Scope and Content of the Collection
Title: Einar Gjerstad research papers
Date (bulk): 1925-1980
Collection Number: Accession no. 900228
Gjerstad, Einar, b. 1897
Extent: 11.4 linear
ft. (20 boxes)
Getty Research Institute
Special Collections and Visual Resources
1200 Getty Center Drive, Suite 1100
Los Angeles, CA 90049-1688
Abstract: The Einar Gjerstad research papers document the long and prolific scholarly career of this Swedish classical archaeologist.
The archive includes research notes, photographs, drawings, typescripts and publication production materials for Gjerstad's
extensive studies of the archaeology of Cyprus and early Rome.
Language: Collection material is in
English and Swedish
Open for use by qualified researchers.
Einar Gjerstad research papers, 1806-1984 (bulk 1925-1980). Research Library, The Getty Research Institute,
Accession no. 900228
Einar Gjerstad's research papers were acquired with his library in 1988.
The archive was initially processed by Teresa Morales and Lynn Tapia in 1995. Ann Harrison did further processing and created
the series arrangement and finding aid in 2008.
The Einar Gjerstad research papers were separated from his library when both were acquired by the Getty Research Institute.
A search using the phrase "Einar Gjerstad" while selecting the index "Provenance" from the pull-down menu in the online library
catalog will retrieve a list of the books and periodicals from Gjerstad's library.
Einar Nilson Gjerstad was born October 30, 1897 in Örebro, Sweden, where his father, Erik Nilson, was a merchant and local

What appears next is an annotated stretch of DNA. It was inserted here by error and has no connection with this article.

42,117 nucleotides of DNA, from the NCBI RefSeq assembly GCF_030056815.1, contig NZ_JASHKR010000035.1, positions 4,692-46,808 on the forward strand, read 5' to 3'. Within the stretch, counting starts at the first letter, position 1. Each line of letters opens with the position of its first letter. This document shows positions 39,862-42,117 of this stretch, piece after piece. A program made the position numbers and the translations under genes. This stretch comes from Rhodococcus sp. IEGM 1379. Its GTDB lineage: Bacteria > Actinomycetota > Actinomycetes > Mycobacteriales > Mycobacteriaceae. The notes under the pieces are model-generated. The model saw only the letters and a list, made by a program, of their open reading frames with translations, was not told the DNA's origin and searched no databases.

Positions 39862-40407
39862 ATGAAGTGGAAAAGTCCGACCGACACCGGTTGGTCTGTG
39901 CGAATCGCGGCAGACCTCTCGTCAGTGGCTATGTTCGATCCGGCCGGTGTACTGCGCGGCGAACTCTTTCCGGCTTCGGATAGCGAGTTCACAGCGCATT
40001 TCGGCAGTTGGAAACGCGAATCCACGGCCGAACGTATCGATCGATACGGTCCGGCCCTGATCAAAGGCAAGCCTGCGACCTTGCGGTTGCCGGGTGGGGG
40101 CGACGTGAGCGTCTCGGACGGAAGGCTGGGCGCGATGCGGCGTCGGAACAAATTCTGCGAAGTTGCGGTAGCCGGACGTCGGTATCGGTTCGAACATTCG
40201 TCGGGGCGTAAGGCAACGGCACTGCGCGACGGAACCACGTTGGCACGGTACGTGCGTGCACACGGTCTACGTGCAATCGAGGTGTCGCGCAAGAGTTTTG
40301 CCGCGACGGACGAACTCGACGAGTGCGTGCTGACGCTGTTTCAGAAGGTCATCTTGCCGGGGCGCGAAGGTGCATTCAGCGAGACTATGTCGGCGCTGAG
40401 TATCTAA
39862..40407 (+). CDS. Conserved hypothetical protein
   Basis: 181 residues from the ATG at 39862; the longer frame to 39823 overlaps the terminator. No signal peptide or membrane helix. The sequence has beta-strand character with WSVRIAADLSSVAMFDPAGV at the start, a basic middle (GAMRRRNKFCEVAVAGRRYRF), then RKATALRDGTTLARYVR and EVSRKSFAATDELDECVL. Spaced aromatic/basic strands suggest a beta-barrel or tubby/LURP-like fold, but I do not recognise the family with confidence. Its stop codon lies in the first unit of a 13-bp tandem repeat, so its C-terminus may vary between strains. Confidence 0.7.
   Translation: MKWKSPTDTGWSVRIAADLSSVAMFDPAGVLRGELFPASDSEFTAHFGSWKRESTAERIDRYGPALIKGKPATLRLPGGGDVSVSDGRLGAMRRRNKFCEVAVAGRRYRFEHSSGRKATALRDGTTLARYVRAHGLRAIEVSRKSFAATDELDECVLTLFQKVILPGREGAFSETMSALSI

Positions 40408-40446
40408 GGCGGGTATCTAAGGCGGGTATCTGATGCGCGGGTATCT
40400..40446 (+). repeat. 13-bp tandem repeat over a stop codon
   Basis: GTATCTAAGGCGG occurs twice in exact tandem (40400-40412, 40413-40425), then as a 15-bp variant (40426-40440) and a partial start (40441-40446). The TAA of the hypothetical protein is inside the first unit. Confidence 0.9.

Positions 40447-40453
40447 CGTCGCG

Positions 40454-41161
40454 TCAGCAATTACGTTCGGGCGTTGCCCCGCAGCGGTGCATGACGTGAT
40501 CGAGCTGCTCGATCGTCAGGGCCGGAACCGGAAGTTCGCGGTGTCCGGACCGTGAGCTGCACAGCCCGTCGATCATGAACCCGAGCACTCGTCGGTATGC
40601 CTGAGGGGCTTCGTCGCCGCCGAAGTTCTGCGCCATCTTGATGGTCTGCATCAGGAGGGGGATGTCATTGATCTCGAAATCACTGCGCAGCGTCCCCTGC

politician. As Nilson’s career advanced during World War I, the family moved to Stockholm, and shortly after this, in 1917,
Gjerstad left home to enroll in Uppsala University. At Uppsala, Gjerstad studied under Axel Persson, and eventually became
his assistant when the Swedish excavations at Asine in Greece began in 1922. This connection with Persson set the foundation
for Gjerstad’s archaeological career.
A chance encounter on a train in the Balkans in the summer of 1922 between Axel Persson and a stranger, who asked to borrow
money, led to Persson receiving an invitation to excavate in Cyprus under very favorable conditions. Persson, being too busy
himself, offered this opportunity to Gjerstad. Thus in 1923, Gjerstad went off to Cyprus for initial investigations and negotiations.
He spent the next sixteen months on the island studying previously excavated material and conducting his own limited excavations,
work for which he received his doctorate from Uppsala in 1926. Having done this initial reconnaisance, Gjerstad returned to
Cyprus in 1927 as the director of a large-scale project, the Swedish Cyprus Expedition (SCE). Gjerstad and his team spent
the years from 1927-1931 in the field, then returned to Sweden for the task of interpreting and publishing the results of
those excavations. During this period of excavation and study, from 1926-1935, Gjerstad also held the position of Docent in
Classical Archaeology and Ancient History at Uppsala University.
Although he would continue the publication of his work on Cyprus for many years to come, 1935 marked a new phase in Gjerstad’s
career. From 1935-1940 Gjerstad served as the director of the Swedish Institute for Classical Studies in Rome, where he showed
great skill at administration. He initiated and implemented the creation of a new Institute building in Rome, and he worked
to establish a Swedish Institute in Athens. On leaving Rome in 1940, Gjerstad became Professor of Classical Archaeology and
Ancient History at Lund University.
After World War II, Gjerstad’s research interests shifted. Having spent 25 years focused almost exclusively on the archaeology
of Cyprus, Gjerstad turned to Rome. His tenure in Rome had sparked an interest in early Roman history and archaeology, and